Irving Kriesberg (3/13/1919 – 11/112009) was an American painter whose work combined elements of Abstract Expressionism with figurative elements of human and animal forms. He was born in Chicago and earned a B.F.A. from the School of the Art Institute of Chicago. He then traveled to Mexico City where he lived, worked, and studied at La Escuela Nacional de Artes Plasticas. Kriesberg later received his M.A. in cinematography from New York University. His work is featured in solo and group exhibitions all across the United States and he held teaching positions at Parsons School of Design, Pratt Institute, Yale University, City University of New York, and Columbia University. His accolades include two Ford Foundation grants, two Pollock-Krasner Foundation Awards, a National Endowment for the Arts Award, a Fulbright Fellowship, a MacDowell Fellowship, and the Guggenheim Foundation Memorial Award.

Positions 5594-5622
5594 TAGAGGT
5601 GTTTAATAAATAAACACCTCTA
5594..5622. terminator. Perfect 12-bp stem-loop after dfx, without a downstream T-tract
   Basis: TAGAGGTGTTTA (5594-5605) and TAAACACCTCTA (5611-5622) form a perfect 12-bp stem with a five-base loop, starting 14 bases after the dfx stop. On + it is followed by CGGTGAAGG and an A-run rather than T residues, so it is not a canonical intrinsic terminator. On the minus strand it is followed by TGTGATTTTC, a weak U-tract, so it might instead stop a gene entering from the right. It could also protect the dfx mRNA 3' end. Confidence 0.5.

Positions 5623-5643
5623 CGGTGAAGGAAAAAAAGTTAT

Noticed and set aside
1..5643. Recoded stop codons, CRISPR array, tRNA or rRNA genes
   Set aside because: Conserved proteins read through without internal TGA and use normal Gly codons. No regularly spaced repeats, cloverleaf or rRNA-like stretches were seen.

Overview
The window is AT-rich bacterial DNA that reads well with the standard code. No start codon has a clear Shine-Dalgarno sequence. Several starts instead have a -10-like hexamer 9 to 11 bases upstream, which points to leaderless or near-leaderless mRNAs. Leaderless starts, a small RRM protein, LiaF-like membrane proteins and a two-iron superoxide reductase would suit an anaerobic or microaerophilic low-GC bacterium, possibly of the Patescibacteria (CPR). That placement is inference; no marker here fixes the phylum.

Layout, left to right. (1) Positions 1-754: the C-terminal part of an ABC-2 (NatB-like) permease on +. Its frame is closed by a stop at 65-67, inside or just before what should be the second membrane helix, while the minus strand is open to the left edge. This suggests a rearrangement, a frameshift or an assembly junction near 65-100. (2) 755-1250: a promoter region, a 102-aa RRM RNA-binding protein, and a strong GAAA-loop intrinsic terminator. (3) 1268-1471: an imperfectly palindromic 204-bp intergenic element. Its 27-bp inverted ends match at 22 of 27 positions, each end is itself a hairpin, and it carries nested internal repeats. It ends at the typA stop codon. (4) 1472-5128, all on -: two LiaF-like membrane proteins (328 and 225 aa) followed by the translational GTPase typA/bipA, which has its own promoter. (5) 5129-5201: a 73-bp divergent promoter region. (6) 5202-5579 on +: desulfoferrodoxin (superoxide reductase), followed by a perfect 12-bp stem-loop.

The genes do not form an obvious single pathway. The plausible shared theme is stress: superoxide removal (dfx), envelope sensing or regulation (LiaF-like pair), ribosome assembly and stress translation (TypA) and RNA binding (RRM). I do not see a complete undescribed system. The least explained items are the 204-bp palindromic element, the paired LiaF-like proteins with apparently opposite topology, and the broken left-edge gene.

Irving Kriesberg worked in the Alexander studio.
Originally designed to be a visual art gallery, this facility was built in memory of the late John White Alexander and funded by Elizabeth Alexander and their son James. John White Alexander is highly regarded as a portrait painter and, in the early part of the 20th century, served on…